MPs dissatisfied with new Home Affairs system updates
The BMCS system is replacing the 2010 Movement Control System (eMCS) and enables the capturing of fingerprint and facial biometric data of all travellers who enter or exit South Africa.
Cape Town - The Department of Home Affairs report on challenges of the roll-out of the Automated Biometric Identification System (ABIS) and the Biometric Movement Control System (BMCS) left MPS unimpressed and requesting a quarterly update moving forward.
The BMCS system is replacing the 2010 Movement Control System (eMCS) and enables the capturing of fingerprint and facial biometric data of all travellers who enter or exit South Africa.
According to the department, in the 2022/23 financial year the system was rolled out to 34 Ports of Entry and up to 30% of immigration counters.
The department`s deputy director-general for institutional planning and support, Thulani Mavuso, who presented to the Portfolio Committee on Home Affairs on Tuesday, said they envisage 100% deployment of BMCS to 72 ports by March 31, 2024.
“Challenges include inadequate network bandwidth in the ports of entry due to delays in the SITA procurement processes. To deal with this, for ports of entry where time lines are not met by September 15, 2023, the department will request deviation from SITA processes and approach service providers directly in order to deliver on the project. We have had some delays with some of the ports that needed to be upgraded,” said Mavuso.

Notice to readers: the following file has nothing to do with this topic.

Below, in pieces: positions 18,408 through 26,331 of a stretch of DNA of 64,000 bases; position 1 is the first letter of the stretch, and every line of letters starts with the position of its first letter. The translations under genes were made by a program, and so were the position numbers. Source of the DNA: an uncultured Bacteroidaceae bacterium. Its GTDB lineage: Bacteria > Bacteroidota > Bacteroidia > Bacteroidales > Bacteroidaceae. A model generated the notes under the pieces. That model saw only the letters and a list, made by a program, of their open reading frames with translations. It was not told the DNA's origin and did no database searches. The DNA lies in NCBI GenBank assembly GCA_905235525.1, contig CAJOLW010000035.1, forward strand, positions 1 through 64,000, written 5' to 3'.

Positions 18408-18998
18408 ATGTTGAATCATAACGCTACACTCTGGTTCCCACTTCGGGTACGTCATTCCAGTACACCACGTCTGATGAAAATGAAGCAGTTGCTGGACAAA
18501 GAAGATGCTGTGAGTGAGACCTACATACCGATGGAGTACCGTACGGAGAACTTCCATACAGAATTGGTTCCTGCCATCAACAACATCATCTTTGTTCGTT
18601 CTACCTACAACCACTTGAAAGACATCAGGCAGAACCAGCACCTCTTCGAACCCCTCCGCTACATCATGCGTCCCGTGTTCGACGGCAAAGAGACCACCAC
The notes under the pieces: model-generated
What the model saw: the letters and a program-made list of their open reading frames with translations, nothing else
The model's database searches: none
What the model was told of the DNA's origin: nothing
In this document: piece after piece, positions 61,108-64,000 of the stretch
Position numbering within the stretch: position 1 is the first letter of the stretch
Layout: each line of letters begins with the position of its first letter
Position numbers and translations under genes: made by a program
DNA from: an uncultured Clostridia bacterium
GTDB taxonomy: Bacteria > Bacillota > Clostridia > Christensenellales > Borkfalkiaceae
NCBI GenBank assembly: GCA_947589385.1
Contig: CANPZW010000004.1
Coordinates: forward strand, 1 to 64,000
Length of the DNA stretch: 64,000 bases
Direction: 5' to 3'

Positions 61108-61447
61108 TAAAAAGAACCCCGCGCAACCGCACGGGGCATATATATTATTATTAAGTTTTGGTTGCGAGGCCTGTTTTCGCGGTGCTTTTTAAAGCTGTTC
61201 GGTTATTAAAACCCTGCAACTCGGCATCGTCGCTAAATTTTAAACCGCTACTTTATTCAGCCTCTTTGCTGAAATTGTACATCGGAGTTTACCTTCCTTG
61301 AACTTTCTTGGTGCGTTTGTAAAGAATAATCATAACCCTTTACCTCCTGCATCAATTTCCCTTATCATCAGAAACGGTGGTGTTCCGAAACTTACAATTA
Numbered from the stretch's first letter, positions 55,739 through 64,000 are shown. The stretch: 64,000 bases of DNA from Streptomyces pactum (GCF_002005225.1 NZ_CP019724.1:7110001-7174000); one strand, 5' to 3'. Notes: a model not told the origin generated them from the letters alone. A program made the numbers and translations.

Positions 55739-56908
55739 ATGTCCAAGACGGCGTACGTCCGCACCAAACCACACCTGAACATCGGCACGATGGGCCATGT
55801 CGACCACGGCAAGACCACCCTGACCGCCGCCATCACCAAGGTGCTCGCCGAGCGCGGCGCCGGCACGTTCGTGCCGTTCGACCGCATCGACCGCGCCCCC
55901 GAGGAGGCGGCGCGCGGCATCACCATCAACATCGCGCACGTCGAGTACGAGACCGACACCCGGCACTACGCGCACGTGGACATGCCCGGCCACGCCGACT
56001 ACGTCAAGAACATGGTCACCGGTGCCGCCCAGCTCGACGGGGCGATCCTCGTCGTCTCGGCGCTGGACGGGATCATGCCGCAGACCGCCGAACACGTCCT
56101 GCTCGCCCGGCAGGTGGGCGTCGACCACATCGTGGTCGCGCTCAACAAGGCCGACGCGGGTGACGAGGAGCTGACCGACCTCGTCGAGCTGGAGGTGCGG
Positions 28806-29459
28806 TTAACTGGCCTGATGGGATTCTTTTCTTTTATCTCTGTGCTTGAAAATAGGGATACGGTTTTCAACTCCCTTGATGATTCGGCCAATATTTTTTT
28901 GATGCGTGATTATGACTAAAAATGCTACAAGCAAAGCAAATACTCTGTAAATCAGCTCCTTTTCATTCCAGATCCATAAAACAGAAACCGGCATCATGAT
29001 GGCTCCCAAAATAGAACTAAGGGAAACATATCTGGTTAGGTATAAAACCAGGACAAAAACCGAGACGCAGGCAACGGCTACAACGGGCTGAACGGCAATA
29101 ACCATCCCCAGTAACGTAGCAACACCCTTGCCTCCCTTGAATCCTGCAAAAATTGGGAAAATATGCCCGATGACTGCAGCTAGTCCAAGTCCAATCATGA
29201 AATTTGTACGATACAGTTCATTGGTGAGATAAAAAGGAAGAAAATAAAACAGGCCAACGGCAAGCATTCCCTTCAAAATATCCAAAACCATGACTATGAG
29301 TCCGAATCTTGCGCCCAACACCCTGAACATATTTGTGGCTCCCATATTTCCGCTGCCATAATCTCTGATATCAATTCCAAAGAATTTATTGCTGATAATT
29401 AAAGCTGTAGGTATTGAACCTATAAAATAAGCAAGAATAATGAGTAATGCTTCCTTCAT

The department had entered into an agreement with IDEMIA in 2021 to deliver the ABIS project.
Phase 1 and 2 was marred by delays, date extensions, technical and operational issues.
Attempts were made to resolve the impasses with penalties.
“In the letter IDEMIA accepted full responsibility for the failure of their system in March 17, 2023 which led to a decision to switch back to HANIS as a primary database for all our transactions.
“IDEMIA confirmed that the ABIS Database index has been fixed / corrected, and that ABIS is ready to switch back as the primary database.
“DHA requested IDEMIA to also fix the stuck applications and provide the evidence that all the transaction errors are resolved.
“A meeting held on April 26, 2023 agreed that both IDEMIA and DHA technical teams must review progress made by IDEMIA on the stuck applications and report back in two weeks time before a decision is taken to switch back to ABIS as a primary database,” said Mavuso.
Committee chairperson Mosa Chabane said in the last briefing they were dissatisfied and they remain concerned.
“Going through the report I was able to identify there is no positive output in relation to the services our people have to receive from the department. I need to be upfront with the department in terms of what it needs to labour on. We need more details on the reasons given by IDEMIA for extensions and also what measures the department will take if they are tested and don’t have capacity. We have been dealing with these issues of IT infrastructure since 2019,” said Chabane.
ANC MP Mathedi Molekwa said the matter has been prolonged and the system was supposed to be operational to date.
“We need assurance and time frames for ABIS. This has been going on for a long time and it needs to end now.”
DA’s MP Thembisile Khanyile suggested that the department returns back to report about the two systems to track progress.
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